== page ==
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# Scope of variables

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### Scope of variables

1. 1. CS111 Lab Scope of Variables Instructor: Michael Gordon
2. 2. What is Scope?  The “scope” of a variable means the places in your code you can use it.  All of our variables so far have been declared in blocks of code delineated by { } (such as the int main() function or other function, as well as loops and conditionals.  If a variable is declared in a block, it can only be used in that block (and subblocks).
3. 3. Example for(int i=0;i<=10;i++){ cout<<i; //outputs “i" } cout<<i; //error! This is true even without { } for(int i=0;i<=10;i++) cout<<i; //outputs “i" cout<<i; //error!
4. 4. Functions A function cannot access a variable declared in the main() method, unless the value of that variable is passed as a parameter.  In the function there will now be a copy of the original value.  Changing the value of the variable in the called function, does not affect its value elsewhere.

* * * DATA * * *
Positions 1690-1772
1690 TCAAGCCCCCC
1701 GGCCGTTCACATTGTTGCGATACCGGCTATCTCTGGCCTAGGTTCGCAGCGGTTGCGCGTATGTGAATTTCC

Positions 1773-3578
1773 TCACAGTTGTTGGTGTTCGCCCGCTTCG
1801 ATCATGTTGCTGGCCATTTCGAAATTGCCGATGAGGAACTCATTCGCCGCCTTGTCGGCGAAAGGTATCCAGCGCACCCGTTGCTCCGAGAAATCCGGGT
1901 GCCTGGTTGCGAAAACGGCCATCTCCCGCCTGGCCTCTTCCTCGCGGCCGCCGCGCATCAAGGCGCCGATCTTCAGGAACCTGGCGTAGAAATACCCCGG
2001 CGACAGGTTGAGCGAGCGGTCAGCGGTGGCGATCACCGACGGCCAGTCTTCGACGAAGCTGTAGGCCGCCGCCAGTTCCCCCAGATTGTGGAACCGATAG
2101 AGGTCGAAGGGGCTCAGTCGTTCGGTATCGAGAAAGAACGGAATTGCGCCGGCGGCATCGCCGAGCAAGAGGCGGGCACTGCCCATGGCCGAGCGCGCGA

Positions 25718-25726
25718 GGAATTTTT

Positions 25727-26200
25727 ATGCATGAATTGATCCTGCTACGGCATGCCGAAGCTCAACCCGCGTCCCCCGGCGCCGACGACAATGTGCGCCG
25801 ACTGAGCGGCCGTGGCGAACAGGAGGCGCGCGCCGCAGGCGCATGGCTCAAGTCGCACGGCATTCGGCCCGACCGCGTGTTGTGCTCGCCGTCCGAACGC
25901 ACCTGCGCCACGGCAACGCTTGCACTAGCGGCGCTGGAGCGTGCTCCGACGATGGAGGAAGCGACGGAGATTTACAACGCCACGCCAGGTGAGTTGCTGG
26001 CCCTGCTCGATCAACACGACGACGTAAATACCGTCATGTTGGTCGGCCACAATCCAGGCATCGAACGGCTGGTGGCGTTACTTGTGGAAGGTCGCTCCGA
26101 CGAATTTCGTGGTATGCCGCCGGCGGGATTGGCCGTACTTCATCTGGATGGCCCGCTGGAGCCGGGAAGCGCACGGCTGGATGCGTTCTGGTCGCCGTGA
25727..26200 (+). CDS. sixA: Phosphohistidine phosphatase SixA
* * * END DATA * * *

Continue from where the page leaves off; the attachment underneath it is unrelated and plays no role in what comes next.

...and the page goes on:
5. 5. Example void func(int x){ x = 10; } int main(){ int n = 5; func(n); cout<<n; //Outputs 5, NOT 10. } Value of “x” is lost once function is completed.
6. 6. Example 2 int func(int x){ x = 10; return x; } int main(){ int n = 5; n = func(n); cout<<n; //Outputs 10. }
7. 7. Pass by Reference  In C++ we can give a function access to the original variable itself, by passing a “reference” to it. (The reference being the address of the variable in memory.)  Then any changes done to it in the function remain in effect.
8. 8. Example void func(int &x){ x = 10; } int main(){ int n = 5; func(n); cout<<n; //Outputs 10. }